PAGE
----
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School’s Out

December 11, 2019
By: Enid C. Muñoz Ruiz Our last Environment and Society class was structured differently than normal. This was the second lecture where everyone was required to attend class in person. I was thrilled to visit the MEES lecture halls with all of their unique artifacts that I’d heard about from other students. Instead of our awe-inspiring instructors, Michael Paolisso, Bill Dennison and Suzi Spitzer, teaching us, we gave them a break by lecturing in their place.

Reflecting on water monitoring and citizen science at the Maryland Water Monitoring Council conference

December 9, 2019
On December 6th, I attended the Maryland Water Monitoring Council conference at the Maritime Conference Center in Linthicum, Maryland.

Politics As Usual…

December 4, 2019
By: Hamani Wilson During the most recent lecture of the Environment & Society course at the University of Maryland College Park, our discussion centered on Political Ecology. We discussed Dr.

State of the Verde Watershed Conference

November 22, 2019
The Verde River is a perennial gem in Arizona’s desert backdrop. From its headwaters in the Chino Valley to its confluence with the Salt River, the Verde sustains life in the Valley as it has for centuries. The Verde is a vital resource to communities in central Arizona: it provides water, unique habitats for wildlife, and recreation and economic opportunities. Not to mention the fact that the Verde is an objectively beautiful river. For these reasons, the Verde deserves our protection.

Who lives in a pineapple under the sea?

November 20, 2019
By: Kayle Krieg Sandra “Sandy” Cheeks is a scientist and inventor who is working on a research project funded by Texas (as explained in Episode 70a: Chimps Ahoy). For those of you who have never seen Spongebob Squarepants, Sandy Cheeks is a squirrel that is living underwater in Bikini Bottom alongside various marine creatures, including the series namesake, Spongebob, and his best friend (forever) Patrick Star.

Take off your blindfold. There’s an elephant in front of you.

November 13, 2019
By: Taylor Gedeon Last week, the Environment and Society class discussed the need for transdisciplinary research, which cuts across typically separate disciplines in order to solve the complex problems facing our world today. This week in class, we examined one example of such research, which is a conceptual model that attempts to link human and environmental dynamics – the socio-ecological system, or SES.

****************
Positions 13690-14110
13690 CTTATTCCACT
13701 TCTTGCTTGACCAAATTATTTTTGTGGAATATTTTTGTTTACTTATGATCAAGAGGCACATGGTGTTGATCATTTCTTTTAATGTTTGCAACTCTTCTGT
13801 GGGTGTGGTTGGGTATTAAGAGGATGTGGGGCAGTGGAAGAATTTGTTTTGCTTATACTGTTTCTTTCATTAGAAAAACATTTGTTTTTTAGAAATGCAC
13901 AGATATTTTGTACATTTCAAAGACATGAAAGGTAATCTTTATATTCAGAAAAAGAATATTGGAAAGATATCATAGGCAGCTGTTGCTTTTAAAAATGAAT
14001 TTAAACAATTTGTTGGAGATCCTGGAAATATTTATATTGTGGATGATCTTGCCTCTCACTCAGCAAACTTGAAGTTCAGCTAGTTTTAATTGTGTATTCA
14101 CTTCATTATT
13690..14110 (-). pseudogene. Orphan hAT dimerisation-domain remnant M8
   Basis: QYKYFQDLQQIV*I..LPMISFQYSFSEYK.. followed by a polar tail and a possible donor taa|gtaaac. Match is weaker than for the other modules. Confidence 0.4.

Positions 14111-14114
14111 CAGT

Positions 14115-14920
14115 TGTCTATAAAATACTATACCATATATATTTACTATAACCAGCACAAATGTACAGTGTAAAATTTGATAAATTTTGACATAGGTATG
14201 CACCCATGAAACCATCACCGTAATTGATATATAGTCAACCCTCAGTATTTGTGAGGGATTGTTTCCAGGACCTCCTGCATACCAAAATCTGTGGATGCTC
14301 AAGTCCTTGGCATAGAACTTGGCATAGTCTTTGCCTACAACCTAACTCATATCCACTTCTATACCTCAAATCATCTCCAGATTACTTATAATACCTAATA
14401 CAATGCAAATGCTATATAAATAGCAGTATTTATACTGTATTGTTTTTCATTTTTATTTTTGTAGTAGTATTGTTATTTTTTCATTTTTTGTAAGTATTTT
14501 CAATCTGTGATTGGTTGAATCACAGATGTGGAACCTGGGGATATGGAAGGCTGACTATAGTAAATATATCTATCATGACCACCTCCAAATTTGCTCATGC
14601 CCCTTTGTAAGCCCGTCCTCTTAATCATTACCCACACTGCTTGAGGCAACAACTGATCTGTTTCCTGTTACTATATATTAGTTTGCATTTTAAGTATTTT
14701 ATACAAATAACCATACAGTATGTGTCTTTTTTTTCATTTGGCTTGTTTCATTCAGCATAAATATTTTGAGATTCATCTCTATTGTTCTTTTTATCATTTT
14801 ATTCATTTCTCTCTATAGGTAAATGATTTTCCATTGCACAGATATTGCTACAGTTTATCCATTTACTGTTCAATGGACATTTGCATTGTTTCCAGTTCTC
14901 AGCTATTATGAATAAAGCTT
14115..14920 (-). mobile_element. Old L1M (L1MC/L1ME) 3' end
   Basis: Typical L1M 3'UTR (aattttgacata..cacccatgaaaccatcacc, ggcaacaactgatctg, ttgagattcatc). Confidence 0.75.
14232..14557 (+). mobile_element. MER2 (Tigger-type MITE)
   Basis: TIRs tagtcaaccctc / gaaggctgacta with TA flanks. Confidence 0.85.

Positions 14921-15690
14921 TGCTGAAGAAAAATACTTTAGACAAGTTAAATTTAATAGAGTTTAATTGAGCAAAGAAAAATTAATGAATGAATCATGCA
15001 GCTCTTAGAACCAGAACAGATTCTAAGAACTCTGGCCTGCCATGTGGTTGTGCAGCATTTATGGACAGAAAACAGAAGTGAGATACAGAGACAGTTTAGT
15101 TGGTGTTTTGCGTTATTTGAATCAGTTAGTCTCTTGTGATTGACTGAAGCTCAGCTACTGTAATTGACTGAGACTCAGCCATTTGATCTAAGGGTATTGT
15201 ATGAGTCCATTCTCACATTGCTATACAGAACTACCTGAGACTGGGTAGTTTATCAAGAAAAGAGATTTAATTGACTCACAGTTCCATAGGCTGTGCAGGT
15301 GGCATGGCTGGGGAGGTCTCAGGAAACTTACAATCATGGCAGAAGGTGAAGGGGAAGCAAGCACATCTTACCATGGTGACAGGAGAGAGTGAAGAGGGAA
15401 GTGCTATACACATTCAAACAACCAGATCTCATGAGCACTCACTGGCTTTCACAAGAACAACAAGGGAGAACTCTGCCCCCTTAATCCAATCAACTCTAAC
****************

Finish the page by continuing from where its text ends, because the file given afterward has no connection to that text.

Chicken Noodle Soup: A Transdisciplinary Recipe for Sustainability Science

November 6, 2019
By: Enid C. Muñoz Ruiz Ingredients:2-1/2 pounds bone-in chicken thighs1-1/4 teaspoons pepper, divided1/2 teaspoon salt (or Adobo)1 tablespoon canola oil1 large onion, chopped1 garlic clove, minced10 cups chicken broth4 celery ribs, chopped4 medium carrots, chopped2 bay leaves1/4 teaspoon dried thyme3 cups egg noodles (about 8 ounces)1 tablespoon chopped fresh parsley1 tablespoon lemon juice “Homemade Chicken Noodle Soup” by Patrick Hurley from Flickr is licensed under CC BY-ND 2.0.

Making connections to ensure a clean and healthy Chesapeake Bay

November 4, 2019
On October 29, I attended a one-day conference called “Ensure a clean & healthy Chesapeake Bay,” which was held at the University of Maryland College Park Campus and hosted by the College of Agriculture & Natural Resources (AGNR).

Look at this stuff, isn’t it neat?

October 30, 2019
By: Kayle Krieg In the Disney animated movie, “The Little Mermaid,” adapted from Hans Christian Andersen's original story,1 there is a scene in which Ariel sits down to dinner with Prince Eric and Grimsby. She is very excited to see a fork at the table and begins brushing her hair enthusiastically. Thanks to some misinformation received from Scuttle (the seagull), she believes that this “dinglehopper” is intended for grooming, not eating.

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